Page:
Wautoma, WI
Current Conditions
0:16 AM CDT
Partly Cloudy
Temperature
63°F
Dew Point
57°F
Humidity
83%
Wind
ENE at 3 mph
Barometer
30.06 in. F
Visibility
10.00 mi.
Sunrise
05:42 a.m.
Sunset
08:23 p.m.
Morning Forecast (7:00am-12:00pm)
Temperatures will range from 57 to 68 degrees with partly cloudy skies. Winds will remain steady around 6 miles per hour from the north. No precipitation is expected.
7-Day Forecast
Wednesday
74°F / 54°F
Partly Cloudy
Thursday
78°F / 52°F
Sunny
Friday
76°F / 54°F
Scattered Showers
Saturday
76°F / 54°F
Sunny
Sunday
81°F / 57°F
Scattered Showers
Monday
82°F / 63°F
Light Rain
Tuesday
78°F / 64°F
Light Rain
Detailed Short Term Forecast
Issued at 0:16 AM CDT
Wednesday...Temperatures will range from a high of 74 to a low of 54 degrees with partly cloudy skies. Winds will range between 1 and 8 miles per hour from the westsouthwest. Less than 1 tenth inch of rain is possible.
This Afternoon ...Temperatures will range from 71 to 74 degrees with partly cloudy skies. Winds will range between 1 and 6 miles per hour from the northwest. Rain amounts of less than a tenth of an inch are expected.
This Evening ...Temperatures will range from 73 to 60 degrees with partly cloudy skies. Winds will remain steady around 5 miles per hour from the northwest. No precipitation is expected.
Overnight ...Temperatures will range from 58 to 54 degrees with partly cloudy skies. Winds will range between 4 and 8 miles per hour from the west. No precipitation is expected.
Thursday...Temperatures will range from a high of 78 to a low of 52 degrees with mostly clear skies. Winds will range between 2 and 8 miles per hour from the northwest. 0.24 inches of rain are expected.
CALL TO ORDER – GrassWorks President David Johnson (left) of Arcadia prepares to open the organization’s annual meeting Jan. 18. Seated next to him is treasurer Kay Craig, New Holstein, vice-president Daniel Olson, Lena, and secretary Wendy Galbraith, Aniwa.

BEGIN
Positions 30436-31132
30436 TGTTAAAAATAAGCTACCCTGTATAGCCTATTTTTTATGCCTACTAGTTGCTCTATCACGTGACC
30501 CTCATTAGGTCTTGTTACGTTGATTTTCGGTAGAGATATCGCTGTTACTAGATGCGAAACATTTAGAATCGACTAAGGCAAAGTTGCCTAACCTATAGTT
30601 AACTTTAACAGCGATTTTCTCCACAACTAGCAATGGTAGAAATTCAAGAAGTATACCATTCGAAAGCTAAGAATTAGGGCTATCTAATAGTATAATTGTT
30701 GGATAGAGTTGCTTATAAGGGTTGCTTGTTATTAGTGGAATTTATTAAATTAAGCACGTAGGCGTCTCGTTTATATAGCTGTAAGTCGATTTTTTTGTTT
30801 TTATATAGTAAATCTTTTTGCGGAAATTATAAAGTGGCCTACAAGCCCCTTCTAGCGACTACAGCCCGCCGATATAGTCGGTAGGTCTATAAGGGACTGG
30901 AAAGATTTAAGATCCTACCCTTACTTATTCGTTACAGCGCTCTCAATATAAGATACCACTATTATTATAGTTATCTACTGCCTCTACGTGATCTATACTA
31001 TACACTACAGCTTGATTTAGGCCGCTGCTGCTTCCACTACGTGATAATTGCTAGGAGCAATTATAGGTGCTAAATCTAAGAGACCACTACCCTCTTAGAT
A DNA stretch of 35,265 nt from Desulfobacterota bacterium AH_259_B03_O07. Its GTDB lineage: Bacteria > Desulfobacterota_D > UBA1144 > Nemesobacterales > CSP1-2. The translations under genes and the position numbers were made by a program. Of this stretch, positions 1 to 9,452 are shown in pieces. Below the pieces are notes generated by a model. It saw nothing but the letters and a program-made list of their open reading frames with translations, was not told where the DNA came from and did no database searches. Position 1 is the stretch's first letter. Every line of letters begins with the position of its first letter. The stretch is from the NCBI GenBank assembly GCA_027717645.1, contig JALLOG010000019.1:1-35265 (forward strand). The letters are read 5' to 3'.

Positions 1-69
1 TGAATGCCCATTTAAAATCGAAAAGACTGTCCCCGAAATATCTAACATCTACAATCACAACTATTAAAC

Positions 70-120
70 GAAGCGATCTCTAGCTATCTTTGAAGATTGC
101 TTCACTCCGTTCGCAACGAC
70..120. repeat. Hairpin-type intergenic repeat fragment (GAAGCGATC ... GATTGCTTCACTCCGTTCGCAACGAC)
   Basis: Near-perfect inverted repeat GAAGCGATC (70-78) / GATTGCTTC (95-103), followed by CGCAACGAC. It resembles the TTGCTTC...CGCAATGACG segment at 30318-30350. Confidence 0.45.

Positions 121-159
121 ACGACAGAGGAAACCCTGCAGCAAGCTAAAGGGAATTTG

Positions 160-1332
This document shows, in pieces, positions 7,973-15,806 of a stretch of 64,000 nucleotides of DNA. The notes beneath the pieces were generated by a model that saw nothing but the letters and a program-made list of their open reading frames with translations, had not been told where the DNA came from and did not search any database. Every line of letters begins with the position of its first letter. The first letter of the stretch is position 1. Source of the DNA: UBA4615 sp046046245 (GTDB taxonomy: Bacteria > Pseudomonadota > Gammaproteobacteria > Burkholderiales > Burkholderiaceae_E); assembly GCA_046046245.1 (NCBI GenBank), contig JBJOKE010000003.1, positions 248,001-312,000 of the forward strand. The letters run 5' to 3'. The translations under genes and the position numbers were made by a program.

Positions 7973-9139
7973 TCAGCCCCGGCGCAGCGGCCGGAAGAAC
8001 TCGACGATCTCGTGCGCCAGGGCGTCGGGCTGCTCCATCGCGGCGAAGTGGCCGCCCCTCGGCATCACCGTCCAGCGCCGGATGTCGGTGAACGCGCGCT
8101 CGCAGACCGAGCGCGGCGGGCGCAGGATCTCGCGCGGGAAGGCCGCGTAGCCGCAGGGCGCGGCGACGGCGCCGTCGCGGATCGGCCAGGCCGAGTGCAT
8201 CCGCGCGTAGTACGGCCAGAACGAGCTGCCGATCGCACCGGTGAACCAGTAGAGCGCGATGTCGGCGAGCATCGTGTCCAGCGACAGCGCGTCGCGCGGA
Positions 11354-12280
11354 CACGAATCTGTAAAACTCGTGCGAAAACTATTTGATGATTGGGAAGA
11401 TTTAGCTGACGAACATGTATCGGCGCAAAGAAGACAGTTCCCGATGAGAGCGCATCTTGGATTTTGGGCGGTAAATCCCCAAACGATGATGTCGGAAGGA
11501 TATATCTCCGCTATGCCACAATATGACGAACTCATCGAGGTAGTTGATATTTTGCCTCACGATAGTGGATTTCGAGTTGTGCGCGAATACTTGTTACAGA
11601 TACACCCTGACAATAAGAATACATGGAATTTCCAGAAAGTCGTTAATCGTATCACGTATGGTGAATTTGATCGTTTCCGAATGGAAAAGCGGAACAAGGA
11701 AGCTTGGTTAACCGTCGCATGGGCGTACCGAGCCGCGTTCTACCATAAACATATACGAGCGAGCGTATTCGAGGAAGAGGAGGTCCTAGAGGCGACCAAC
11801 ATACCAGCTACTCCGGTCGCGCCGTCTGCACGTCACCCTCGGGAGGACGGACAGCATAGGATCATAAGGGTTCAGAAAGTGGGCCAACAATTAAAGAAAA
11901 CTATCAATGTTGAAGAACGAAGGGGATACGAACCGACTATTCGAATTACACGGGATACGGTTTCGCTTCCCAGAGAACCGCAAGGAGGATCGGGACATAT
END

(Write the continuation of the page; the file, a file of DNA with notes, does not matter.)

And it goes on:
CALL TO ORDER – GrassWorks President David Johnson (left) of Arcadia prepares to open the organization’s annual meeting Jan. 18. Seated next to him is treasurer Kay Craig, New Holstein, vice-president Daniel Olson, Lena, and secretary Wendy Galbraith, Aniwa. Photo By Dan Hansen

GrassWorks holds annual meeting at state grazing conference

Jan. 24, 2013 | 0 comments

GrassWorks, a grassroots nonprofit membership organization dedicated to increasing awareness of the benefits of managed grazing among farmers, policy makers and the general public, sponsored the 21st annual Wisconsin Grazing Conference, Jan. 17-19 at the Patriot Center.

During the conference, which was attended by 275 people, GrassWorks held its annual meeting electing Juli Engel of DeForest to her first term on the Board of Directors and reelecting Matt Hartwig of Athens.

Returing board members include: Peter Arnold, Edgar; Dave Vetrano, Bangor; Bob Winkel, Waupun; Kevin Mahalko, Gilman and Cheyenne Christiansen of Chetek.

Current officers all retained their positions, including David Johnson, Arcadia - president; Daniel Olson, Lena - vice president; Kay Craig, New Holstein - treasurer; and Wendy Galbraith, Aniwa - secretary.